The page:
Oklahoma Tax Records
This entry was originally written by Wendy Bebout Elliott Ph.D., FUGA for Red Book: American State, County, and Town Sources.
Heavy spring rains with severe flooding in 1902 awakened Oklahoma's citizens to the need for better roads. Territorial laws placed responsibility with townships, and a road overseer was to be elected for each district. General property tax and some funds from liquor licenses collected by counties and townships were used to finance the building of public roads along section lines. A road tax was required, along with the requirement that all males between the ages of twenty-one and forty-five donate four eight-hour days a year to work on highways. Those who did not work or provide a substitute were fined $5 for each absence.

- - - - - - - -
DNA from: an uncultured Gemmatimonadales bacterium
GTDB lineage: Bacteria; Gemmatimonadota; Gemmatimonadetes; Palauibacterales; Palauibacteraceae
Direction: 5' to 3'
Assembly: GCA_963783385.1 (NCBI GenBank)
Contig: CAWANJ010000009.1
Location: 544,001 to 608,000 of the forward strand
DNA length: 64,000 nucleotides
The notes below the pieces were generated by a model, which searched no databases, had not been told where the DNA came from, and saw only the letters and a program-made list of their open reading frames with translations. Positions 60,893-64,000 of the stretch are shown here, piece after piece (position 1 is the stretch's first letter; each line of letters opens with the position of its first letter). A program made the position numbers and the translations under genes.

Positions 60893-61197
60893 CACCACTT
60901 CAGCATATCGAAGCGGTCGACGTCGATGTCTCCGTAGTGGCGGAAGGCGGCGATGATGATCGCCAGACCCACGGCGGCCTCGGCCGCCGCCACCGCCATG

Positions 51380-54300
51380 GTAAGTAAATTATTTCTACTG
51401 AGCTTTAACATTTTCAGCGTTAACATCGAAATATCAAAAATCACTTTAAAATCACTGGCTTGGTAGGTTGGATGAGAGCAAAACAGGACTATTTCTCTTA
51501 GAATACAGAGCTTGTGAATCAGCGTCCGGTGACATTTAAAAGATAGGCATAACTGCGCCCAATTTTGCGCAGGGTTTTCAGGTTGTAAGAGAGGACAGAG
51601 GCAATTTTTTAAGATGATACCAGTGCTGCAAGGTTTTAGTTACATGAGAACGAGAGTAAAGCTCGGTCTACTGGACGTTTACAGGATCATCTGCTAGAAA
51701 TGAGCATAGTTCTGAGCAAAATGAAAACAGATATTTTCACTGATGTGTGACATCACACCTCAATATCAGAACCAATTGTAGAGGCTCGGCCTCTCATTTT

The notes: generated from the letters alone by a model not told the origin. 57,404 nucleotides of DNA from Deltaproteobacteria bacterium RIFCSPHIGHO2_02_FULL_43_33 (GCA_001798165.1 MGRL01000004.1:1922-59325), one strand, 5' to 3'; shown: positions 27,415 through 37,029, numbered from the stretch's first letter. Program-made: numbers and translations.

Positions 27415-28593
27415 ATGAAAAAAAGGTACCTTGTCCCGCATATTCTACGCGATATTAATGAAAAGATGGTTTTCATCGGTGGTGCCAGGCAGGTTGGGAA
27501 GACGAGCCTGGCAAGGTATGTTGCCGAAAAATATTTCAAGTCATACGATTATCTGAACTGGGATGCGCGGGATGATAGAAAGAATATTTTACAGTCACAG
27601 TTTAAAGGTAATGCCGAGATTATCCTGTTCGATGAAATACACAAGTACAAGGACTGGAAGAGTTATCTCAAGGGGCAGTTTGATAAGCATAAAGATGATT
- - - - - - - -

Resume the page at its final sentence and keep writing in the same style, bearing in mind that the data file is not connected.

The county treasurer or assessor may have tax or assessment records. Some tax records are stored in museums, historical, and/or genealogical societies' repositories. Published tax records for Oklahoma are almost nonexistent. Some duplicated copies of county tax records are stored in the Oklahoma Department of Libraries, State Archives Division for security purposes but are not available for research. Koplowitz, Guide to the Historical Records of Oklahoma (cited in Background Sources for Oklahoma), indicates location of county records, including those of tax and assessments.